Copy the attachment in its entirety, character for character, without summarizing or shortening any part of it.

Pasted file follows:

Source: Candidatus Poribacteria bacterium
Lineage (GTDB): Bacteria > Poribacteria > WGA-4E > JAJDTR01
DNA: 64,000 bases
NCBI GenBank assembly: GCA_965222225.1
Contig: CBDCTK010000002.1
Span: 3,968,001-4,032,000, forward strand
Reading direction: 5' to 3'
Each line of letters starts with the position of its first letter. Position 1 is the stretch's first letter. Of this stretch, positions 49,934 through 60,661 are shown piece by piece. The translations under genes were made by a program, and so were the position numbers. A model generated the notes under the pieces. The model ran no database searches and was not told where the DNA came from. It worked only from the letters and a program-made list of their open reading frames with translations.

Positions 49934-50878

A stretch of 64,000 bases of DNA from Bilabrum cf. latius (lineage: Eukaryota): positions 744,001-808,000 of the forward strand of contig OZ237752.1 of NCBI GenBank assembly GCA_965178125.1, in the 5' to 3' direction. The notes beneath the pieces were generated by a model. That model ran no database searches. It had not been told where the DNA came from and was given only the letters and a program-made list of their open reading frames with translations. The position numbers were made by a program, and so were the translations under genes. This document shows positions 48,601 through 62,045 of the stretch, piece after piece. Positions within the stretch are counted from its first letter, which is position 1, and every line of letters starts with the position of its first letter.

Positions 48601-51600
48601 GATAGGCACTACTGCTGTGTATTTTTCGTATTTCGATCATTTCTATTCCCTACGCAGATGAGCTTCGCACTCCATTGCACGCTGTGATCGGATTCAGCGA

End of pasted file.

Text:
Source: Candidatus Poribacteria bacterium
Lineage (GTDB): Bacteria > Poribacteria > WGA-4E > JAJDTR01
DNA: 64,000 bases
NCBI GenBank assembly: GCA_965222225.1
Contig: CBDCTK010000002.1
Span: 3,968,001-4,032,000, forward strand
Reading direction: 5' to 3'
Each line of letters starts with the position of its first letter. Position 1 is the stretch's first letter. Of this stretch, positions 49,934 through 60,661 are shown piece by piece. The translations under genes were made by a program, and so were the position numbers. A model generated the notes under the pieces. The model ran no database searches and was not told where the DNA came from. It worked only from the letters and a program-made list of their open reading frames with translations.

Positions 49934-50878

A stretch of 64,000 bases of DNA from Bilabrum cf. latius (lineage: Eukaryota): positions 744,001-808,000 of the forward strand of contig OZ237752.1 of NCBI GenBank assembly GCA_965178125.1, in the 5' to 3' direction. The notes beneath the pieces were generated by a model. That model ran no database searches. It had not been told where the DNA came from and was given only the letters and a program-made list of their open reading frames with translations. The position numbers were made by a program, and so were the translations under genes. This document shows positions 48,601 through 62,045 of the stretch, piece after piece. Positions within the stretch are counted from its first letter, which is position 1, and every line of letters starts with the position of its first letter.

Positions 48601-51600
48601 GATAGGCACTACTGCTGTGTATTTTTCGTATTTCGATCATTTCTATTCCCTACGCAGATGAGCTTCGCACTCCATTGCACGCTGTGATCGGATTCAGCGA